Can My Car Get Hacked? How to Prevent Car Hacking

Fran
Fran Majidi
July 24, 2019

You may have a well-founded reason to fear that your bank account or even your Facebook account may get hacked -- it’s happened to thousands of people. Maybe your email account has been broken into or you know someone who’s had their account hacked. Let’s face it, cyber security is a very real concern in the age of the Internet and you should be wary of all your technology-based accounts. But what about your car? Can your car get hacked into? 

It was 2015 when researchers Charlie Miller and Chris Valasek used a laptop to remotely take over a Jeep Cherokee. What the pair did was break into the Jeep’s Internet-connected infotainment system called Uconnect. This portal allowed them the ability to control the radio, the digital display in the Jeep, the air conditioning, the windshield wipers and wiper fluid, the transmission and the brakes. It was devastating for people to hear and see it when these men disabled the transmission on a highway, creating a veritable nightmare!

Immediately after this horrific display of how a malicious person can very well hack into their cars, Fiat Chrysler did a massive recall of 1.4 million Jeeps and secured the car’s Uconnect portal so it couldn’t be hacked. After they sighed in relief, Miller and Valasek hacked into the Jeep Cherokee again, the second time from a port beneath the dashboard of the vehicle. The only difference in methodology was that now they needed to get inside the vehicle to hack into it. However, once hey did, they could accelerate, break and control the steering wheel. Scary stuff.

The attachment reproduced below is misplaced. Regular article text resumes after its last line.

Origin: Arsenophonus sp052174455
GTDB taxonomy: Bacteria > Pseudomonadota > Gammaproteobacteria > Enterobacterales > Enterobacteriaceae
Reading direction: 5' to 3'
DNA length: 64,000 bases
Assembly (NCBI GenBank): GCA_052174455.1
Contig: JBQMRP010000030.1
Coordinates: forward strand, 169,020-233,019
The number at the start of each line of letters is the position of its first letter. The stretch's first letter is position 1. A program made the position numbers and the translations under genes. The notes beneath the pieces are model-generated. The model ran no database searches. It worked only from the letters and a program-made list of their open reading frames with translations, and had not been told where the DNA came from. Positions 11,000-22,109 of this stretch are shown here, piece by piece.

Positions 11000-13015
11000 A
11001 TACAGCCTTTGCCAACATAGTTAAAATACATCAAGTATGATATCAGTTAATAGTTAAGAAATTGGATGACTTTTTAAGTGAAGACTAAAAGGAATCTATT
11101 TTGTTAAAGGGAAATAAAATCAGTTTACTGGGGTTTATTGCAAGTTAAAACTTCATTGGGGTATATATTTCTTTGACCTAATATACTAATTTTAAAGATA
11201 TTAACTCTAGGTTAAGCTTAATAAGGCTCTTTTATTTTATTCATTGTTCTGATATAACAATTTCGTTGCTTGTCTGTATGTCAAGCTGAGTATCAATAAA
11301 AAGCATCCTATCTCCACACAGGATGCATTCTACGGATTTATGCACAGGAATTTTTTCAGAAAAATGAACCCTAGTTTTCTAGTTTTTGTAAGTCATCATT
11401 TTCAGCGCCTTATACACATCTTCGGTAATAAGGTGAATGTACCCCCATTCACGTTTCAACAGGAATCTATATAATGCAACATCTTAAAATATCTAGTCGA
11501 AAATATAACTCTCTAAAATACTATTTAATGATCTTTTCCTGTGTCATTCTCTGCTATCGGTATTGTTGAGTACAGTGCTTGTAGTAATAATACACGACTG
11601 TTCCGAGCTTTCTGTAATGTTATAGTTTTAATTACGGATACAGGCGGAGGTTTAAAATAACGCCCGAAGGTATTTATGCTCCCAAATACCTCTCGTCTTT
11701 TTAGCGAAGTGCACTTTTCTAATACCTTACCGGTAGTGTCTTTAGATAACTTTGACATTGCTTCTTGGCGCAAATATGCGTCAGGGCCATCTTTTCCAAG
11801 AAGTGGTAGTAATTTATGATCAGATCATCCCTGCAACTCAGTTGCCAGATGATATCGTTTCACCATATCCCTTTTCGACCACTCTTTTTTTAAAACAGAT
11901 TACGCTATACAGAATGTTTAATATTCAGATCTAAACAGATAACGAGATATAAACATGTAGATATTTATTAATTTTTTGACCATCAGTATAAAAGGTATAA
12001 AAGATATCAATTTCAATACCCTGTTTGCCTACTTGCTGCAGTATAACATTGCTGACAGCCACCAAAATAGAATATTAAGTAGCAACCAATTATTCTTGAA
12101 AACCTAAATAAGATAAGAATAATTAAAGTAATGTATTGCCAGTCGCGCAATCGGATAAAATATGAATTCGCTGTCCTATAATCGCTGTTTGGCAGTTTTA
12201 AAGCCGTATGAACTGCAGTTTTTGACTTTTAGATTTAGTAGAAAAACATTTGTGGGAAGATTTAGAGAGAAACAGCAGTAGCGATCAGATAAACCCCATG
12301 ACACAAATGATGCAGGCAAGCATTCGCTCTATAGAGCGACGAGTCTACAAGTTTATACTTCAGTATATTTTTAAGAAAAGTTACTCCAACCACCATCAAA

What Kinds of Cars Can Get Hacked?

The fact of the matter is that any car that is computerized can be hacked into with a computer or smartphone by a third party. This means that vehicles with all the new safety features are prone to hacking. Semi-autonomous or self-driving cars are the most vulnerable to car hacking. Even worse news is that most cars on the market today come equipped with latest technology, which means the car has multiple portals that can be hacked. This is the downside of having a computerized vehicle, which was created to make life more convenient.

Fortunately, for every problem, there’s a fix and car makers are already aware of the fact that a car hacker can gain not only take control of a computerized car but they can also take control of safety mechanisms like brakes and airbags, which can prevent an accident from becoming catastrophic. 

Software engineers are already on the problem and there is cyber-security software available now on the market (Centri,Arxan, Mocana, Aptiv, Deller, and others). These and other software companies have found ways to circumvent unlawful entry into semi-autonomous cars and other computerized vehicles.

Below are steps everyone with a computerized car can take to remain safe and prevent car hacking.

Steps to Take to Prevent Your Car from Getting Hacked